How do you explain it?
“I really don’t understand it. The beginning looks serious, which helps the clip and yet also kind of sabotages it. I would stop watching. Because I deal with the Internet, I have no patience.”
You have 3,899 Facebook friends. You could just stop confirming friend requests. Make them subscribe to you, like celebrities do.
“I’m not stopping until I reach 5,000. There’s something addictive about it, like counting the number of people who come to your shows.”
In wake of his success, for the first time in his life Kafri hired an agent to act as a buffer between him and the hard reality of the entertainment world.
“I took him on when I felt there was a chance that ‘Wonderful Country’ was going to collapse and I was tired of dealing with money issues,” Kafri explains.
“Everyone I work with − I want him to be my friend and I don’t want to talk with him about money. I’m used to talking with people who offer me projects, and thinking with them of whether it’s worth it for me to do it. Like an idiot.”
On a recent sunny day, Kafri and the “In Short” crew are lunching on a Tel Aviv rooftop. The series of short clips is being shot in the producer’s typical Tel Aviv bachelor apartment, forcing him to find somewhere else to sleep. The producer, Natan Schottenfels, a scrawny, bearded law student, says he also serves as “first assistant director, Vania’s manager, and sometimes I also go down to get an ashtray.”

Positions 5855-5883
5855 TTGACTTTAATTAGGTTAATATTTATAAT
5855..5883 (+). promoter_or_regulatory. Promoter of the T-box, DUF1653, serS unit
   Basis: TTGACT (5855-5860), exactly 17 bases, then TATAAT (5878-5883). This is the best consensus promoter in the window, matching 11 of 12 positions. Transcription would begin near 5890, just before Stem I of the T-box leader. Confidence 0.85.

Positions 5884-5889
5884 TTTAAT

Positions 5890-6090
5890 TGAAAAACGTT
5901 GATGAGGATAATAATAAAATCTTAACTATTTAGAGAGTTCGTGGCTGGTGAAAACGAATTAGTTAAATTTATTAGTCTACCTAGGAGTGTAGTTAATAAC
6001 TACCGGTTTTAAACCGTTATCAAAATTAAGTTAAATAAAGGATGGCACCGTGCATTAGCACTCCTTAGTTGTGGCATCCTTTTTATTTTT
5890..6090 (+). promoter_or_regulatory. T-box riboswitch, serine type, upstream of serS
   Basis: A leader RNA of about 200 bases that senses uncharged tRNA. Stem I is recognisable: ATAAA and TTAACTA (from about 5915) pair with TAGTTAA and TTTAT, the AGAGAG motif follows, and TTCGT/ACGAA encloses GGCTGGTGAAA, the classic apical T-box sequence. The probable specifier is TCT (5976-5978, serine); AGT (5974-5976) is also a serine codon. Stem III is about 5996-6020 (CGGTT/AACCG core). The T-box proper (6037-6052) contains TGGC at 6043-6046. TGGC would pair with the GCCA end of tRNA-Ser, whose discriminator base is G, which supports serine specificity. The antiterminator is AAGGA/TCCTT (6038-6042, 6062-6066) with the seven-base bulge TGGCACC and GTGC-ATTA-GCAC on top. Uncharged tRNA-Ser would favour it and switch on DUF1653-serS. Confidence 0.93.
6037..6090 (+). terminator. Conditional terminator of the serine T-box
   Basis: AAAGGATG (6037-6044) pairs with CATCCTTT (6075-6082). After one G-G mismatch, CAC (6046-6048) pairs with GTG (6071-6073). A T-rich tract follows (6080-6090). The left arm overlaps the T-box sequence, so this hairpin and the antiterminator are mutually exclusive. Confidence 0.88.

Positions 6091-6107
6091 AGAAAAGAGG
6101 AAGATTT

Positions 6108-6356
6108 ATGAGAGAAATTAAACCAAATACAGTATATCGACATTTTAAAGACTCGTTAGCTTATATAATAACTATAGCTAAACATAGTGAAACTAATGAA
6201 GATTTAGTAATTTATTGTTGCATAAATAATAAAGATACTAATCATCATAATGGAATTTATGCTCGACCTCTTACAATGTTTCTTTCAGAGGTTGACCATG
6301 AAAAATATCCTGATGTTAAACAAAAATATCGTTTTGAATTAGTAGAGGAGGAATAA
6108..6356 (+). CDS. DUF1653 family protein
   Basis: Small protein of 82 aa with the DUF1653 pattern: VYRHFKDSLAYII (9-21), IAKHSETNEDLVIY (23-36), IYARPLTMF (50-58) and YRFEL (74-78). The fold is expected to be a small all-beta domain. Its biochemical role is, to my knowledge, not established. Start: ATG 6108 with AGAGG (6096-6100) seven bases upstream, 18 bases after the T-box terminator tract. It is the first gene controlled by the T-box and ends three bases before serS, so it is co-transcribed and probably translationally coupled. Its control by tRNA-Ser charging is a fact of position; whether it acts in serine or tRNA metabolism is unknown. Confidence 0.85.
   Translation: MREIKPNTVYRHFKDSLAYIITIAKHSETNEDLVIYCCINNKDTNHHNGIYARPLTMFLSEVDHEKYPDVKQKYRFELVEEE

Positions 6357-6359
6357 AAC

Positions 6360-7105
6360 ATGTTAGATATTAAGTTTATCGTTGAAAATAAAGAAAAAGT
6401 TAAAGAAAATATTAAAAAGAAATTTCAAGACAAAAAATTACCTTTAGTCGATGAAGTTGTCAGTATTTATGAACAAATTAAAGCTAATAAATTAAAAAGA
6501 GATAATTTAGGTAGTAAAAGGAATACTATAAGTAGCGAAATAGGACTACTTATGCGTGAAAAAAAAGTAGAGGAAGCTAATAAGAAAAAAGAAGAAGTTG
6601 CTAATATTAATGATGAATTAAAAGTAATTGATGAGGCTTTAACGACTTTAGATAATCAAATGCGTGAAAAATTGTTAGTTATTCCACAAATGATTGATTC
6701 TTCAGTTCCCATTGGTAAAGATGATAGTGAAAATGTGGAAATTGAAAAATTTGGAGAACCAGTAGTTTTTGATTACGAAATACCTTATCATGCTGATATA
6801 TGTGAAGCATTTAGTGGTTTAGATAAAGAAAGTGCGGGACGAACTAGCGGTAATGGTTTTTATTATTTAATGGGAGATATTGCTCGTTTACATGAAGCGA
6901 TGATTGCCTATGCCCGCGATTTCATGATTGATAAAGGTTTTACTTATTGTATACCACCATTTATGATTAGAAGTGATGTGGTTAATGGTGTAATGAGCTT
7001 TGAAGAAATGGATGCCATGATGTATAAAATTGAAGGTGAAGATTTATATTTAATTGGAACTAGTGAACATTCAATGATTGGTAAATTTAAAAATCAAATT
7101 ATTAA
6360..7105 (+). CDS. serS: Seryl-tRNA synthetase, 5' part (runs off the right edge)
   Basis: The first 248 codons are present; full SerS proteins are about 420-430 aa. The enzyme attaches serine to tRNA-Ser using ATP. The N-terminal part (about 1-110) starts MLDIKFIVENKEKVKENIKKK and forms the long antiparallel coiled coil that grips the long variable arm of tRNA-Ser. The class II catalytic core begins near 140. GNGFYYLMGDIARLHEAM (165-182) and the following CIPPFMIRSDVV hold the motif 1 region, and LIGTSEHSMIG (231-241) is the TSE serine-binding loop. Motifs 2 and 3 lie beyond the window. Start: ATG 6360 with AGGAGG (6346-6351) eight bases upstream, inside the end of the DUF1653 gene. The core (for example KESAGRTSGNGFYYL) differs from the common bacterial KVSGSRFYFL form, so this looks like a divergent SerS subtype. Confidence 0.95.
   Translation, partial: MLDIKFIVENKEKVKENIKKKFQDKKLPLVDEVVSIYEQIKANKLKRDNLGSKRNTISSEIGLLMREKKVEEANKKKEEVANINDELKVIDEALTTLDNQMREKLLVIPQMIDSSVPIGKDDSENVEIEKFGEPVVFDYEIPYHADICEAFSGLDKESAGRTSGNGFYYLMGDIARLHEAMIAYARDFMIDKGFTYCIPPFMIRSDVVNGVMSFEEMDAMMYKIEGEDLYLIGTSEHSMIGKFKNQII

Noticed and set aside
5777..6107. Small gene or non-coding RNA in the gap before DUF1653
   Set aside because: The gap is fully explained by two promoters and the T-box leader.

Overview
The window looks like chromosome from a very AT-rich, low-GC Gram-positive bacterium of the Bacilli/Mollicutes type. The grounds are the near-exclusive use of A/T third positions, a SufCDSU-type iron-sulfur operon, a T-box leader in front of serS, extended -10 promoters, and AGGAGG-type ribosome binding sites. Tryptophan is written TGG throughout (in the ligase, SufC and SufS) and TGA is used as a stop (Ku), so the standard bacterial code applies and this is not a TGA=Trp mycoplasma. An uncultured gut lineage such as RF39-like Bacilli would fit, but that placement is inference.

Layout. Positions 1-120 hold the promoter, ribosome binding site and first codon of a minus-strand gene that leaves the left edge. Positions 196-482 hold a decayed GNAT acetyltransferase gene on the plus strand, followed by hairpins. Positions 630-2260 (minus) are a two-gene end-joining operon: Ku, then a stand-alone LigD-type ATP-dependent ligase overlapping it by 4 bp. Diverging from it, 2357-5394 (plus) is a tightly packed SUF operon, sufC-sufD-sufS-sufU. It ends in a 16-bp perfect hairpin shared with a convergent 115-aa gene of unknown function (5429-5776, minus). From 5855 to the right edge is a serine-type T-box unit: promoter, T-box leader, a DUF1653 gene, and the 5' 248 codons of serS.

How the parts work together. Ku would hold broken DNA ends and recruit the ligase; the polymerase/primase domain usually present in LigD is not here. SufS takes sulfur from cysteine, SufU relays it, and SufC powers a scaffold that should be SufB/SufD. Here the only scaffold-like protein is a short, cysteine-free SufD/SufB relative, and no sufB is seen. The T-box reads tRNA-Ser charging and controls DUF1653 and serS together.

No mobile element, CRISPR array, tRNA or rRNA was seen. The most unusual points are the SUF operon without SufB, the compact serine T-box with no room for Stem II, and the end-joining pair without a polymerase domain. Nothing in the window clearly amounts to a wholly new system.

Schottenfels is so afraid of spoilers being revealed before the episodes air that he won’t allow anyone to divulge any details about the plot, aside from the fact that it’s a local adaptation of a French show called ‘Bref’ about a guy who is “born, dies and lives in between.”
“Tell her the plot in curses,” suggests Kafri, still in makeup, eating schnitzel and pasta. “We’ve been getting up at five in the morning, coming to the set with tears in our eyes. We haven’t slept in a week.”
Aside from the lighting director, the cameraman and several production assistants, most of the people involved are friends who have spent many hours in each other’s company, relaxing usually on the balcony at the home of Kafri and his wife Sigal. They are as comfortable together as a bunch of reservists who go way back.